Allures (1961, Jordan Belson)
I don’t know Belson very well, but this reminds me of my favorite parts of Norman McLaren and Len Lye, abstract animation set to music. Not frenetic, slow swirls and twirls, overlapped colored light patterns set to sparse music with dark electronic manipulation (composed by Belson and Oscar-nom musician/humorist Henry Jacobs). Must see again.
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Allures (c) Jordan Belson

Finger-Fan (1982, Linda Christanell)
Austrian title is FINGERFĂ„CHER so I thought I’d get something racy for my lunch hour, but no, we’ve got some hands fanning out some fabric on a table… a finger-fan. Synopsis says “objects tell a random story – objects are bearers of obsessions-issuing energy as fetishes,” which might be badly translated or it might not… with the avant-garde it is hard to tell. Camera shoots some objects and photographs, a mirror re-directs part of the frame, there are some basic stop-motion and optical effects, and I remain unimpressed but lightly amused.
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La Cravate (1957, Alejandro Jodorowsky)
Glad it was short, I couldn’t have taken much more of that accordian score. Goofy mimes swap heads at the head-swap shop while a guy with a silly tie tries to land a girl. Strong, bright colors. I guess the concept of swapping heads can be kind of dark, but otherwise this is like a kid’s fairytale compared to El Topo. Fun movie.
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The House With Closed Shutters (1910, DW Griffith)
A Dixie-loyal young girl runs a message to the confederate front lines after her supposed-to-be-messenger brother comes home drunk and afraid. When she’s killed (because she was playing like a kid in no man’s land), their mother covers it up by acting like her son was killed and forbidding her “daughter” to ever leave the house or open the shutters. Decades later his old friends walk by the house, he swings the shutters open and dies from the shock.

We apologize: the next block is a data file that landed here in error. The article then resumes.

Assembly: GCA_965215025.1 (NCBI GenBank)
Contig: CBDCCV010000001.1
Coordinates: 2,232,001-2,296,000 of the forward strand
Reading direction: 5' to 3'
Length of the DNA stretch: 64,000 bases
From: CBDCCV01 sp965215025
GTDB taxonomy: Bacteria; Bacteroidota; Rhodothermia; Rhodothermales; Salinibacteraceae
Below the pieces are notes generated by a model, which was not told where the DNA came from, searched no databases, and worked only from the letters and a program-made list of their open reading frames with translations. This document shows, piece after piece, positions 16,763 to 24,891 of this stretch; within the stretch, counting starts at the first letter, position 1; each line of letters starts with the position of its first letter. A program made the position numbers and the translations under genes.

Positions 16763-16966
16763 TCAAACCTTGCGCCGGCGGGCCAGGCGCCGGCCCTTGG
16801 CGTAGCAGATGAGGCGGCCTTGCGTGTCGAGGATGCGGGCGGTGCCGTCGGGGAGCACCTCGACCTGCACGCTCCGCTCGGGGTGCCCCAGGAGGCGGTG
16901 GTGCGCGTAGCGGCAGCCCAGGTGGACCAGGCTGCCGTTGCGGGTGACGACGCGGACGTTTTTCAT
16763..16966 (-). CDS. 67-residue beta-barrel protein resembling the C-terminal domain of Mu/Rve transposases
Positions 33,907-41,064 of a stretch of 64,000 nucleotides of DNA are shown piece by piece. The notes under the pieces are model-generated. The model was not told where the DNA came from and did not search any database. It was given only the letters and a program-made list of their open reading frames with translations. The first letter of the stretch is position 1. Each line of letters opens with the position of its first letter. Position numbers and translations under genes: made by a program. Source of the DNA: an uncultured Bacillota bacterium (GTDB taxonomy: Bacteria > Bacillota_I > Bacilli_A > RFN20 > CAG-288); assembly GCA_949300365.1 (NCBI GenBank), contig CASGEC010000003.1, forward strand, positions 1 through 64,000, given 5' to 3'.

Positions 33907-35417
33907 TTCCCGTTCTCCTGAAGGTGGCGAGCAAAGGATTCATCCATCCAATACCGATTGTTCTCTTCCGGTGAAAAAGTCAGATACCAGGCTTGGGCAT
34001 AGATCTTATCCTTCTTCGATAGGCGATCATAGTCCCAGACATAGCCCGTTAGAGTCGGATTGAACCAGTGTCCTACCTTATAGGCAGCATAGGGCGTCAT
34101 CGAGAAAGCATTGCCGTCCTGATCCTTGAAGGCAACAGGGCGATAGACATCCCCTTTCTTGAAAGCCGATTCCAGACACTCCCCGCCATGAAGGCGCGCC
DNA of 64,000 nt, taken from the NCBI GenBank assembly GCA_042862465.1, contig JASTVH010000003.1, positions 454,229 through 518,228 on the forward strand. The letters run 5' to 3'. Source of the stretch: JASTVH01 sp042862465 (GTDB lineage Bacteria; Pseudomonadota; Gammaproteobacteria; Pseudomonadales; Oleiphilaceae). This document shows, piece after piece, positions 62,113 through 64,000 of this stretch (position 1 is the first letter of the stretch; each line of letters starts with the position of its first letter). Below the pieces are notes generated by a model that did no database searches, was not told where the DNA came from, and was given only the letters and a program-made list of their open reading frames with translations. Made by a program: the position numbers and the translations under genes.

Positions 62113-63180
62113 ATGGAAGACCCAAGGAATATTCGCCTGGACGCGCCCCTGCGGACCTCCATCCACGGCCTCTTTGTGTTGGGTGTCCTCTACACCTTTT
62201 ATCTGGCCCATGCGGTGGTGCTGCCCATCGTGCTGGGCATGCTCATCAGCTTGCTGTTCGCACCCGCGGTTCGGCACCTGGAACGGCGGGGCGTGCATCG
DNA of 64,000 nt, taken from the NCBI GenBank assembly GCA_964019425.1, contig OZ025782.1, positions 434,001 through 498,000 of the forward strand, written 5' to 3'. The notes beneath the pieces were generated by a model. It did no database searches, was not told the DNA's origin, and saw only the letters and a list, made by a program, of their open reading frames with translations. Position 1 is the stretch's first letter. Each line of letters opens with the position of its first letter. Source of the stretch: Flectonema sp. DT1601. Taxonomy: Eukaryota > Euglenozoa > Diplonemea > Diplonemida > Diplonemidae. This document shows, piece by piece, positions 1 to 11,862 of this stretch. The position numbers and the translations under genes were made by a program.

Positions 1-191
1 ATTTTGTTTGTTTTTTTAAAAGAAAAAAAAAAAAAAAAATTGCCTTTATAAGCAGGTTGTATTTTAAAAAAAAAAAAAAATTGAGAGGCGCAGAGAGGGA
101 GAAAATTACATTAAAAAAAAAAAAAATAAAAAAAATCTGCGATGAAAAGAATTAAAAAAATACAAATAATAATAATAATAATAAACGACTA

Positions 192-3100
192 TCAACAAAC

Dead guy on chair (left) while his mother orders the friends to leave
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Suspense. (1913, Lois Weber & Philips Smalley)
After the servant quits and leaves the key under the mat, a vagabond takes the opportunity to enter the house, eat a sandwich and stab the woman and her baby to death with a knife. Or he would – but she calls her husband who races home from work in a stolen car followed closely by the cops (who, as cops do in silent movies, shoot their guns constantly not worrying about the casual damage they might cause – not to mention that it hardly seems fair to shoot a guy dead for stealing a car). Worth watching for the titular suspense, and the reaction of the guy whose car the husband stole when he finally catches up and sees the wife & baby safe: a big “well whattaya know” shrug to camera and a pat on the husband’s back. Co-director Weber played the wife.

Sweet split-screen:
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Return of Reason (1923, Man Ray)